Not only is it a popular ingredient for DIY skincare products, but now baking soda is a common ingredient in some cosmetics like facial exfoliants, pore cleansers, spot treatments, anti-aging creams, and skin repair treatments that you can find at drugstores and beauty retailers. So, make sure you check the list of chemicals on the back of your cosmetics to keep your dermal oils intact by keeping baking soda out of your skincare routine.

If you really want to improve your skin health, opt for a solution like our Taut Intensive Recovery Face Serum, instead of reaching for that box of baking soda.

Formulated with 7 powerful antioxidant and anti-inflammatory botanical herbal extracts, the serum is able to repair stressed, environmentally-damaged skin and reinforce your epidermis. Not only does it promote skin radiance, clarity, and firmness, but it also creates a stronger skin defense against stress, giving you a more youthful appearance and radiance. 

 

5. 1, 4 Dioxane & Polyethylene Glycol

 

Some chemicals on this list may sound harmless, but they are actually dangerous, toxic skin care ingredients that can produce severe complications. 1,4-Dioxane is one of these bad skin care ingredients and it’s found in a wide variety of cosmetics.7 You can find 1,4-dioxane in polyethylene glycol (PEG). Polyethylene glycol is often included in products like cleansers, sunscreens, and moisturizers as an emollient.

It's important that you check the label on skincare products as you buy them. Moreover, you should review the ingredients in the cosmetics that are already in your cabinet to confirm that they do not contain this harsh synthetic chemical. 

 

Negative Effects of 1, 4 Dioxane & Polyethylene Glycol

 

1,4 dioxane is classified as an industrial chemical and known carcinogen, according to the EPA.8 In addition to potentially causing breast cancer in healthy people, exposure to a large amount of 1,4 dioxane can cause headaches, drowsiness, respiratory system irritation, vertigo, and other side-effects. But, even though it’s an extremely harmful chemical, the FDA does not regulate the amount of 1,4 dioxane in cosmetics, so it’s up to you to protect your dermis and your health.

 

Commonly Found In… 

 

There’s a huge variety of cosmetic and skincare products that contain this ingredient as a stabilizer, including:

  • Baby lotion
  • Shampoos
  • Hair products
  • Detergents
  • Anti-aging cosmetics
  • Various other personal care products

 

Additionally, polyethylene glycol and 1,4 dioxane are common ingredients in dish soaps, sanitizing gels, body wash gels, toothpaste, deodorant, laundry detergent, and dyes.

 

6. Glycerin

 

Is glycerin bad for your dermis? Well, the answer to that question really depends on where it’s sourced from. Glycerin is a type of sugar alcohol that is commonly generated from vegetable sources like coconut and soybean, among other raw materials. This substance is used because it can keep your dermis hydrated when combined with other compounds.9

However, glycerin can also be sourced from synthetic materials like chlorine, crude oil (like mineral oil and petroleum jelly), as well as propylene, and this is the form you want to avoid in your skincare. Chlorine and propylene may release harmful compounds into your bloodstream, while petroleum jelly and mineral oil create a barrier that doesn’t let your skin breathe.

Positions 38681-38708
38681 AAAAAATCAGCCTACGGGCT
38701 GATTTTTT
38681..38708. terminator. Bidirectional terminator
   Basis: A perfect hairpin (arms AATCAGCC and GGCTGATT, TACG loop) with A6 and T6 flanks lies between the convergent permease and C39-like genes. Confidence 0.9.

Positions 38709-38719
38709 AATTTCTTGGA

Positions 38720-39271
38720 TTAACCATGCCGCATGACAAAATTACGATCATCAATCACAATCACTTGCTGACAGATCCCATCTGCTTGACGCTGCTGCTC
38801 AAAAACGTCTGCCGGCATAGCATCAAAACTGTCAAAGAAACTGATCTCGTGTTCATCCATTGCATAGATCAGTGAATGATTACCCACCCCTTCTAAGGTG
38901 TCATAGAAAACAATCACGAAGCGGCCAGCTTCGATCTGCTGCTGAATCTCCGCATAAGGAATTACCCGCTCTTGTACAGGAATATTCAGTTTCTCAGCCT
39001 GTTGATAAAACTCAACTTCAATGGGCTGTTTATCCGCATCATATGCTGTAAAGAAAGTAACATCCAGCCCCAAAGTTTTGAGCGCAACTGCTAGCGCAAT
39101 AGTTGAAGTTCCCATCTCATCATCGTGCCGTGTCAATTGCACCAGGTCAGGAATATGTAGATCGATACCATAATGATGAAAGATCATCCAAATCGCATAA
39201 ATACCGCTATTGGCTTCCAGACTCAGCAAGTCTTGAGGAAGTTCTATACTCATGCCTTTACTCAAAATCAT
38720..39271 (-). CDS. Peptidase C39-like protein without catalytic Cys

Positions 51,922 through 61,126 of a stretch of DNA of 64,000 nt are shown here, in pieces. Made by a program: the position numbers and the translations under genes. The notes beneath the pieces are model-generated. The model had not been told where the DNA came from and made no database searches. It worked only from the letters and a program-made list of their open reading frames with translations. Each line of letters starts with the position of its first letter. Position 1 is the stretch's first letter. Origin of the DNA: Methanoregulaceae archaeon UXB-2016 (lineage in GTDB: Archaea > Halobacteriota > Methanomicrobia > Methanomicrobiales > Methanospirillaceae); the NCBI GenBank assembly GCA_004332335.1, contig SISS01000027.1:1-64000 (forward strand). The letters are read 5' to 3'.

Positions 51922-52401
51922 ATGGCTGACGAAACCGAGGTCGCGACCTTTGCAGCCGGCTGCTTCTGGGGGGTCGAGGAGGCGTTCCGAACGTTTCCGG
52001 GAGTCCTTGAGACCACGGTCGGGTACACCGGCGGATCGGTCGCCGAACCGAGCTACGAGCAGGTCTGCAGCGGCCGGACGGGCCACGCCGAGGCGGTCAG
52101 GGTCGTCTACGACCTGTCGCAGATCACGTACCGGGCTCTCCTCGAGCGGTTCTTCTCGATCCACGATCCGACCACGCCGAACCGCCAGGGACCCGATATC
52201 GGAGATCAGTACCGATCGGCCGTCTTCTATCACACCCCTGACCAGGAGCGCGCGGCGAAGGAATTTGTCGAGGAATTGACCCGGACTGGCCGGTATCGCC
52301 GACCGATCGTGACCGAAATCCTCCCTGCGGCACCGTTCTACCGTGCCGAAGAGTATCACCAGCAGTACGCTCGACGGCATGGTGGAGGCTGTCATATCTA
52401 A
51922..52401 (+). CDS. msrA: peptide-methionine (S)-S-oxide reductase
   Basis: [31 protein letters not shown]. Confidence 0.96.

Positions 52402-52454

Negative Effects of Glycerin

 

Synthetic glycerin contains chlorine and other chemicals that produce free radical damage. Free radicals are loose molecules that damage cells in your body and produce premature tissue aging. Not only this, but the petroleum content often found in synthetic glycerin creates a barrier that doesn’t let your dermis breathe, trapping pollutants, and forcing them into your body.

 

Commonly Found In… 

 

Glycerin has many different uses across a wide variety of industries. It’s often used as a preservative in the tobacco industry, but it’s also a common ingredient in cosmetic products. Glycerin is commonly found in:

  • Soaps
  • Moisturizing products
  • Shampoos
  • Toilet cleaning solutions
  • Cleaning wipes
  • Shaving cream
  • Toothpaste
  • Facial treatments
  • Dish detergent

 

Not only this, but it’s often added to makeup like eyeliner, making it one of the so-called “make-up toxins” you should steer clear from.

skin care ingredients to avoid makeup

 

7. Sodium Lauryl Sulfate and Sodium Laureth Sulfate 

 

Known respectively as Sodium Lauryl Sulfate (SLS) and SLES, these ingredients are dangerous compounds that can cause a variety of health concerns.10 While severe symptoms require extensive exposure, these compounds can’t be metabolized by the liver once they enter the body, making it one of the key harmful chemicals in beauty products to avoid. This means that coming in contact with this compound on a regular basis can still result in long-lasting complications.

 

Negative Effects of SLS & SLES

 

Sodium lauryl sulfate (SLS) and SLES are carcinogenic chemicals, so large amounts can significantly increase our chance of developing breast cancer and other life-changing conditions. Both of these usually contain dioxane, so they can also cause all of the effects associated with this harmful compound.

Additionally, sodium lauryl sulfate and sodium laureth sulfate are believed to disrupt the endocrine and adrenal systems, so they can produce fatigue as well as hormone disruption. And, mentioned before, sodium lauryl sulfate SLS and SLES can’t be metabolized, so they tend to cause more harm than others on this list.